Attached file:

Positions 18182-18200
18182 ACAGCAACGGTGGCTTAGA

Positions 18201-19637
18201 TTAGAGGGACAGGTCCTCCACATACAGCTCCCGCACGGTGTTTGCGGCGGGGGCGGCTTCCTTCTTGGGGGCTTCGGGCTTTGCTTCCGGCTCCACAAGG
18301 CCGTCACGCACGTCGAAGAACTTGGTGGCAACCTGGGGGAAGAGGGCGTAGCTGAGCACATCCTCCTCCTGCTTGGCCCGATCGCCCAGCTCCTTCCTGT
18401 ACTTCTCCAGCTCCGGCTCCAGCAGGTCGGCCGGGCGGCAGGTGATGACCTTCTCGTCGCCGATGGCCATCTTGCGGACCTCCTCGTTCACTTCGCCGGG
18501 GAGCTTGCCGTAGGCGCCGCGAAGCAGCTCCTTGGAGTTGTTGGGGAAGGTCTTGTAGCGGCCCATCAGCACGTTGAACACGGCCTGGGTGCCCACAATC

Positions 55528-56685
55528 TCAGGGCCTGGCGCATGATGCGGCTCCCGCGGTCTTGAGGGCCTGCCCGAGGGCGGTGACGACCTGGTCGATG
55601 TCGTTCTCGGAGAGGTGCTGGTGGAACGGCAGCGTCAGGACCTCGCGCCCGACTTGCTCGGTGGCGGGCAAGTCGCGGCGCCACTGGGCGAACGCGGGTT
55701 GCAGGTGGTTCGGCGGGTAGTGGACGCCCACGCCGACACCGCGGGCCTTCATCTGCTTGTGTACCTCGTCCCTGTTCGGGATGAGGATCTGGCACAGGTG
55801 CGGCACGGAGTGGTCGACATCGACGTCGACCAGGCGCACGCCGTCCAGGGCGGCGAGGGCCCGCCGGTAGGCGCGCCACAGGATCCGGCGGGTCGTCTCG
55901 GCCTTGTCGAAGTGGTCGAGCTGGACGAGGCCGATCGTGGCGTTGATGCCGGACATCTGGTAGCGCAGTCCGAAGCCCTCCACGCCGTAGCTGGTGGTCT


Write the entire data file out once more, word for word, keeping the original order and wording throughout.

Positions 18182-18200
18182 ACAGCAACGGTGGCTTAGA

Positions 18201-19637
18201 TTAGAGGGACAGGTCCTCCACATACAGCTCCCGCACGGTGTTTGCGGCGGGGGCGGCTTCCTTCTTGGGGGCTTCGGGCTTTGCTTCCGGCTCCACAAGG
18301 CCGTCACGCACGTCGAAGAACTTGGTGGCAACCTGGGGGAAGAGGGCGTAGCTGAGCACATCCTCCTCCTGCTTGGCCCGATCGCCCAGCTCCTTCCTGT
18401 ACTTCTCCAGCTCCGGCTCCAGCAGGTCGGCCGGGCGGCAGGTGATGACCTTCTCGTCGCCGATGGCCATCTTGCGGACCTCCTCGTTCACTTCGCCGGG
18501 GAGCTTGCCGTAGGCGCCGCGAAGCAGCTCCTTGGAGTTGTTGGGGAAGGTCTTGTAGCGGCCCATCAGCACGTTGAACACGGCCTGGGTGCCCACAATC

Positions 55528-56685
55528 TCAGGGCCTGGCGCATGATGCGGCTCCCGCGGTCTTGAGGGCCTGCCCGAGGGCGGTGACGACCTGGTCGATG
55601 TCGTTCTCGGAGAGGTGCTGGTGGAACGGCAGCGTCAGGACCTCGCGCCCGACTTGCTCGGTGGCGGGCAAGTCGCGGCGCCACTGGGCGAACGCGGGTT
55701 GCAGGTGGTTCGGCGGGTAGTGGACGCCCACGCCGACACCGCGGGCCTTCATCTGCTTGTGTACCTCGTCCCTGTTCGGGATGAGGATCTGGCACAGGTG
55801 CGGCACGGAGTGGTCGACATCGACGTCGACCAGGCGCACGCCGTCCAGGGCGGCGAGGGCCCGCCGGTAGGCGCGCCACAGGATCCGGCGGGTCGTCTCG
55901 GCCTTGTCGAAGTGGTCGAGCTGGACGAGGCCGATCGTGGCGTTGATGCCGGACATCTGGTAGCGCAGTCCGAAGCCCTCCACGCCGTAGCTGGTGGTCT